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Why your images may not sort correctly

If you have ever had to fight with a list of image file names in a folder that wouldn’t stay sorted, you have to blame Bill Gates.

When Bill was writing the DOS operating system for the first PC, to save time he used the old “8.3” file naming specification: eight characters (no punctuation or spaces), a period, and three characters on the end to tell you what kind of file it was. So for years, files could only have names like Lotus.exe (an executable program) or data.dbf (a database file). If you tried to name a file Aunt Millie’s 80th Birthday Picture #2, the computer would refuse to open the file.

But the worst part of 8.3 file names was that PCs sorted files according to a strange rule where numbers came before letters, and “11” came before “2”. For example, say you had four files on your computer in the order you want them printed in LabPrints:

  1. Page 1.jpg
  2. 2.jpg
  3. 11.jpg
  4. Back page.jpg

LabPrints will store them alpha-numerically, so what you will get is this:

  1. 11.jpg
  2. 2.jpg
  3. Back page.jpg
  4. Page 1.jpg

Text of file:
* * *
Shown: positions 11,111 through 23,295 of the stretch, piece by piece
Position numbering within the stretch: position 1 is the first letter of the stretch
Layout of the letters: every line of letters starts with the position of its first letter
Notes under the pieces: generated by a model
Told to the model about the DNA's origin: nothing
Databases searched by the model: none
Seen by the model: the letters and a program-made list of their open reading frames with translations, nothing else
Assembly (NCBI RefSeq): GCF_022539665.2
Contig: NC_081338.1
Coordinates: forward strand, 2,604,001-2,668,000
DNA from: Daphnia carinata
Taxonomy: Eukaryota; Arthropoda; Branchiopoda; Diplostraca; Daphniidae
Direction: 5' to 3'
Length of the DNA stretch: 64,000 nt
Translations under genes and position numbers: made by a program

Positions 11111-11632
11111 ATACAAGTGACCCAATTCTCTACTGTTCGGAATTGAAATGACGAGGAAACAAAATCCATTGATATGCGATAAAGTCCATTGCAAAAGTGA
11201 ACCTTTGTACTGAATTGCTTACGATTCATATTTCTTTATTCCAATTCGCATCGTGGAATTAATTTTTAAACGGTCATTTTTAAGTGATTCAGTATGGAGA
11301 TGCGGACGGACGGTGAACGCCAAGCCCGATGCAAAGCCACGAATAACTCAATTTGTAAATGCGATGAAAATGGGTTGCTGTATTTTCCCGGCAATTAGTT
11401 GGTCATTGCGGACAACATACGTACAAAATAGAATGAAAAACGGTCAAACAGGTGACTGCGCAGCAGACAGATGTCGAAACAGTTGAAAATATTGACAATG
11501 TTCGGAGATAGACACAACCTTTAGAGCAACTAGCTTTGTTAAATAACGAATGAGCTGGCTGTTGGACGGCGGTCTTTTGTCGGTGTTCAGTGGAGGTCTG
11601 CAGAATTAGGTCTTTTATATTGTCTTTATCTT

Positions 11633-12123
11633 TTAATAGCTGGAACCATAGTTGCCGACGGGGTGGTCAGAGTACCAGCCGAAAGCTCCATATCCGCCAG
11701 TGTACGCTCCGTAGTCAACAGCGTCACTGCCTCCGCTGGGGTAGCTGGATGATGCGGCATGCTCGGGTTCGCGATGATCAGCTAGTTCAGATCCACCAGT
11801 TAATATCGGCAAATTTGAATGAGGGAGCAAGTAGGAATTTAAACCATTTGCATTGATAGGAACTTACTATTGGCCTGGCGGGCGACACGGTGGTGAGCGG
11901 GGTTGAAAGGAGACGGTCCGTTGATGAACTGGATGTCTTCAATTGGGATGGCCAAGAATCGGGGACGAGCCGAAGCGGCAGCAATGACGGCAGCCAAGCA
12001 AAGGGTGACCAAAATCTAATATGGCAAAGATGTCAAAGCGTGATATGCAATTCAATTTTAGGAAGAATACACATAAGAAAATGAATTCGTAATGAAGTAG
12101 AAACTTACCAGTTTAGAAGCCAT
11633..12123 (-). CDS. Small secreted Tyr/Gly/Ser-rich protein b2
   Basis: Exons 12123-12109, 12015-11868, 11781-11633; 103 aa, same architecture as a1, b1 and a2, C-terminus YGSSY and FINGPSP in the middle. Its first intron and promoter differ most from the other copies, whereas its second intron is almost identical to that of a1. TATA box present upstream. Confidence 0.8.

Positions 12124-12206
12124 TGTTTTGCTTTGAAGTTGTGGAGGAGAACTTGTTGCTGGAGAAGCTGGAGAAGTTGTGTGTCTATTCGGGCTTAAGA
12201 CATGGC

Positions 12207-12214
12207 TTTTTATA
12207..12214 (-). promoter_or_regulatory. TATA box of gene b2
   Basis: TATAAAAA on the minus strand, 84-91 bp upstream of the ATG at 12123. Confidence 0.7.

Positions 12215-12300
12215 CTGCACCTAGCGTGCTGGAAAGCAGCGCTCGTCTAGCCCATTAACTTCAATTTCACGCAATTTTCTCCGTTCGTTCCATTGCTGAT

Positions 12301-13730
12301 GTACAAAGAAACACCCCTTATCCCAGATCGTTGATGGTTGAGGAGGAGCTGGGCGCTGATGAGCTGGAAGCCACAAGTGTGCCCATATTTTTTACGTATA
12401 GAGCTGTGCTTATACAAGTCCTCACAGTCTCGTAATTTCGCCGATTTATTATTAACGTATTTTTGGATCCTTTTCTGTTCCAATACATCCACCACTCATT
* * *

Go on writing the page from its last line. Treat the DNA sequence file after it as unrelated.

Notice on the screen on the right. I made this as an experiment. You can see four files alphabetically sorted in Windows on top, and the exact same four files sorted alphabetically in DOS on the bottom – both on my PC! Although Mac people have never had this limitation, us PC folks have been fighting with it for years.

If you are a Mac user, you have a different set of problems that you don’t even know about. Mac files are stored in 2 parts: the file itself, and a hidden file that has the real file name, the extension, what program opens it, etc. That’s why when you copy just the image file from a Mac to a PC, the PC can’t open it. Newer Macs have solved this problem by including a check box that you should use that makes sure the files can be read by both Windows and Mac.

So what’s the solution? My suggestion is, when naming lots of images, put a number in front, and pad it with zeros so they line up. Then the rest of the file name can describe the image. For example:

  1. 001 Front cover.jpg
  2. 002 First page.jpg
  3. 003 Mother Father.jpg
  4. 004 Bride.jpg

Obviously, you only need the extra zero if you have more than 99 pages. However, these images will always sort correctly, no matter which computer (or CD or DVD) you save them on.

A couple of other “rules” for file naming that will make your life simpler:

  • Keep file names short. “Katrina and Jeremy Dompulskis Wedding on December 12 2009-001.jpg” is so long it will always be abbreviated when it  is viewed.
  • Don’t use punctuation. “Bill and Martha’s Wedding @ 1:00p.m.” will work on a Mac, but not a PC.

So what’s an easy way to rename files? Both ROES and LabPrints have automatic file renaming built into them. If you’re looking for something that can batch process images, try Bulk-rename. I was able to rename this sample group of four DSC files automatically less than 10 minutes after I installed the utility. Best of all, the basic version is free.